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Asepsis in Regional Anesthesia

Denis Jochum, MD
Albert Schweitzer Hospital
Colmar, France

Gabriella Iohom, MD, FCARCSI, PhD


Cork University Hospital
Cork, Ireland

Herve Bouaziz, MD, PhD


University Hospital
Nancy, France

Ensuring patient safety is a core component of our professional


practice. Anesthesiologists are beginning to appreciate the important role
they may play in infection control. Hand washing is considered crucial for
reducing perioperative infection.1 Certain invasive medical specialties
(surgery, anesthesiology, emergency, and intensive care medicine), high
workload, and activities associated with a high risk for cross-transmission
have been identified as risk factors for nonadherence to hand hygiene. An
observational study carried out in a university hospital on 163 physicians
found a 57% adherence on average with marked variations across medical
specialties. Only 23% of anesthesiologists were compliant.2 This is
surprising considering that hand disinfection may be achieved with simple
measures. In a recent study, a novel personal hand decontamination
device delivering an alcohol-based hand cleanser and capable of recording
hand decontamination events was worn by healthcare workers in the
operating theater. An audible alarm set for 6 minutes prompted providers
to wash hands if there were no events recorded in that 6-minute interval.
This simple intervention resulted in a 27-fold increase in the hourly hand
decontamination events as compared with baseline rates, translating
into a reduced risk of intraoperative bacterial transmission. Healthcareassociated infection rates were also reduced (3.8%) as compared with the
control group (17.2%).3
REPRINTS: HERVE BOUAZIZ, MD, PHD, UNIVERSITY HOSPITAL NANCY, SERVICE DANESTHESIE REANIMATION
CHIRURGICALE, HOPITAL CENTRAL, NANCY, FRANCE, E-MAIL: H.BOUAZIZ@CHU-NANCY.FR
INTERNATIONAL ANESTHESIOLOGY CLINICS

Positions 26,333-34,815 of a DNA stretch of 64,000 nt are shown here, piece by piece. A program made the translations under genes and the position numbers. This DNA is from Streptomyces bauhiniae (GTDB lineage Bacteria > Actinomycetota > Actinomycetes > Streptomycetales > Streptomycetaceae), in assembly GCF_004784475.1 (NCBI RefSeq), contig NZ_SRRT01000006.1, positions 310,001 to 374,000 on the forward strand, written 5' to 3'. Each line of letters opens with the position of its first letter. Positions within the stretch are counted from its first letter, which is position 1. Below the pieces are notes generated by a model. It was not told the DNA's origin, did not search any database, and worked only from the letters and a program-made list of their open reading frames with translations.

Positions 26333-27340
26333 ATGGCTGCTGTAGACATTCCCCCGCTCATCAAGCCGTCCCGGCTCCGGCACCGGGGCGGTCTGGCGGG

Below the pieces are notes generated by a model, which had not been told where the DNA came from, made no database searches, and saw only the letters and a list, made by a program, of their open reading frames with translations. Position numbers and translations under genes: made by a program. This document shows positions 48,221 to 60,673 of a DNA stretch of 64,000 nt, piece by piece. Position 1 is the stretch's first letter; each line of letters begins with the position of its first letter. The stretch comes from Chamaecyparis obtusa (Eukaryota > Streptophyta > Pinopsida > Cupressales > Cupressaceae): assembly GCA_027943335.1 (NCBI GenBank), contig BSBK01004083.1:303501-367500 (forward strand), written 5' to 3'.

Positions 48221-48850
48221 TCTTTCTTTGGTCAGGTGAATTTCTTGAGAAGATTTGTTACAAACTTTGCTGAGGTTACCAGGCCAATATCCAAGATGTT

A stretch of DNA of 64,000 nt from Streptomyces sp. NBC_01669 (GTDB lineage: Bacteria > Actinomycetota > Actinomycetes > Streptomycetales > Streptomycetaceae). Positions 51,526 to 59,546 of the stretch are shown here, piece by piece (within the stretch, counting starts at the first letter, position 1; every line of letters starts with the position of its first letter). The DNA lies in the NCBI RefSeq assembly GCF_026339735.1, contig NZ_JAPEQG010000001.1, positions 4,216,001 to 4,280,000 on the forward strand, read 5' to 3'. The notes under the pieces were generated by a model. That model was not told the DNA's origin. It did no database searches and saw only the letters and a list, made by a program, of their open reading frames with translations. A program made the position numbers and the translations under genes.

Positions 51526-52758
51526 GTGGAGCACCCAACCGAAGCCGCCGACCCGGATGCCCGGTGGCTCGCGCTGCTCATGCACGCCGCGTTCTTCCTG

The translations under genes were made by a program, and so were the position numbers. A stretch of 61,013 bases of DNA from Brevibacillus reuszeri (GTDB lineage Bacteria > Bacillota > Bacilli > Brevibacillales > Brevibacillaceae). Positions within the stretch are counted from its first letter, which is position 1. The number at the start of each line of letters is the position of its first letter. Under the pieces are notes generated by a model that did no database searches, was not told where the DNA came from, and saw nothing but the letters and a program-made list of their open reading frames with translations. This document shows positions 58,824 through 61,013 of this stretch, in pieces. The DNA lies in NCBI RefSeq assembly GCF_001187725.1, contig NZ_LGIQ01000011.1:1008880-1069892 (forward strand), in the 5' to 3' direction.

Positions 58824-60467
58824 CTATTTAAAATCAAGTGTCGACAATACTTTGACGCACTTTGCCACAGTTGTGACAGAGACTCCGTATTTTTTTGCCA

Volume 48, Number 4, 3544
r 2010, Lippincott Williams & Wilkins

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Jochum et al

The incidence of infectious complications associated with the


practice of regional anesthesia (RA), although ill defined, remains
extremely low. General guidelines for infection control in anesthesia
have been published in the past.46 They are essentially limited to
disinfection of medical devices in anesthesia and intensive care and take
into account the risk of transmitting nonconventional agents (ie, prions).
In addition to general infection precautions, these recommendations
focus on airway instrumentation and vascular access. They only mention
RA as follows: The incidence of nosocomial infections after RA is
unknown. Rigorous prevention is dictated by their potential seriousness.4 Indeed, existing data are vague and recommendations refer
mainly to neuraxial regional anesthetic techniques. Studies examining
the role of asepsis during peripheral nerve blockade are lacking. Recent
developments in ultrasound-guided RA have not been followed with
specific recommendations.
In this chapter potential infectious complications during performance of RA are discussed with particular reference to risk factors. The
focus is placed on justified infection precautions for RA procedures and